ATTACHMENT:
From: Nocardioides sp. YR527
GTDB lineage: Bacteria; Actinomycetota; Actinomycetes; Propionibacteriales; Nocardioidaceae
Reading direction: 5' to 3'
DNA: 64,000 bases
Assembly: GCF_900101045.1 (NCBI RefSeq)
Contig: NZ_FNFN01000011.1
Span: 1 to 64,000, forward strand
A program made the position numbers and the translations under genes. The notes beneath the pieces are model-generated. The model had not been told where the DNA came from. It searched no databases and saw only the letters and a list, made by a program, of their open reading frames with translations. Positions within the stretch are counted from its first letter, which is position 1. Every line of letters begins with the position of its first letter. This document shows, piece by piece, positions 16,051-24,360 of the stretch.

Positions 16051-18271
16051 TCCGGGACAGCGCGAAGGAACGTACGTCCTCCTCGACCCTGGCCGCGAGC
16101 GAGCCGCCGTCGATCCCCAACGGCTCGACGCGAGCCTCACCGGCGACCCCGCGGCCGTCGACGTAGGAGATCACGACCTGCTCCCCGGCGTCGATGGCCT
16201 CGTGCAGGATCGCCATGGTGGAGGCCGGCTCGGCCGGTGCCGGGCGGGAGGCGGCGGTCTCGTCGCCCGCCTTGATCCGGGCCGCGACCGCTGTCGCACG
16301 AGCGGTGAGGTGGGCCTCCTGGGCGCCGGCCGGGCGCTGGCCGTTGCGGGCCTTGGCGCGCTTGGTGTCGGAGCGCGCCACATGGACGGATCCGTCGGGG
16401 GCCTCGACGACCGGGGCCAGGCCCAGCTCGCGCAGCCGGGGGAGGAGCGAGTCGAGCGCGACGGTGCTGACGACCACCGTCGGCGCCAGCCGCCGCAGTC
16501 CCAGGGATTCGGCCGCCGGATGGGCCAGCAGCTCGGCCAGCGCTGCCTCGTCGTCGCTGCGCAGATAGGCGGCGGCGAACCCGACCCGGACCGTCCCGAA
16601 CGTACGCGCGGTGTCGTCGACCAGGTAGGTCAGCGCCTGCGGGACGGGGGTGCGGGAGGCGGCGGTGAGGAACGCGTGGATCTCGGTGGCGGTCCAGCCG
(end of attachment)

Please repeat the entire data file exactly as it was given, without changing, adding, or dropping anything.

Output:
From: Nocardioides sp. YR527
GTDB lineage: Bacteria; Actinomycetota; Actinomycetes; Propionibacteriales; Nocardioidaceae
Reading direction: 5' to 3'
DNA: 64,000 bases
Assembly: GCF_900101045.1 (NCBI RefSeq)
Contig: NZ_FNFN01000011.1
Span: 1 to 64,000, forward strand
A program made the position numbers and the translations under genes. The notes beneath the pieces are model-generated. The model had not been told where the DNA came from. It searched no databases and saw only the letters and a list, made by a program, of their open reading frames with translations. Positions within the stretch are counted from its first letter, which is position 1. Every line of letters begins with the position of its first letter. This document shows, piece by piece, positions 16,051-24,360 of the stretch.

Positions 16051-18271
16051 TCCGGGACAGCGCGAAGGAACGTACGTCCTCCTCGACCCTGGCCGCGAGC
16101 GAGCCGCCGTCGATCCCCAACGGCTCGACGCGAGCCTCACCGGCGACCCCGCGGCCGTCGACGTAGGAGATCACGACCTGCTCCCCGGCGTCGATGGCCT
16201 CGTGCAGGATCGCCATGGTGGAGGCCGGCTCGGCCGGTGCCGGGCGGGAGGCGGCGGTCTCGTCGCCCGCCTTGATCCGGGCCGCGACCGCTGTCGCACG
16301 AGCGGTGAGGTGGGCCTCCTGGGCGCCGGCCGGGCGCTGGCCGTTGCGGGCCTTGGCGCGCTTGGTGTCGGAGCGCGCCACATGGACGGATCCGTCGGGG
16401 GCCTCGACGACCGGGGCCAGGCCCAGCTCGCGCAGCCGGGGGAGGAGCGAGTCGAGCGCGACGGTGCTGACGACCACCGTCGGCGCCAGCCGCCGCAGTC
16501 CCAGGGATTCGGCCGCCGGATGGGCCAGCAGCTCGGCCAGCGCTGCCTCGTCGTCGCTGCGCAGATAGGCGGCGGCGAACCCGACCCGGACCGTCCCGAA
16601 CGTACGCGCGGTGTCGTCGACCAGGTAGGTCAGCGCCTGCGGGACGGGGGTGCGGGAGGCGGCGGTGAGGAACGCGTGGATCTCGGTGGCGGTCCAGCCG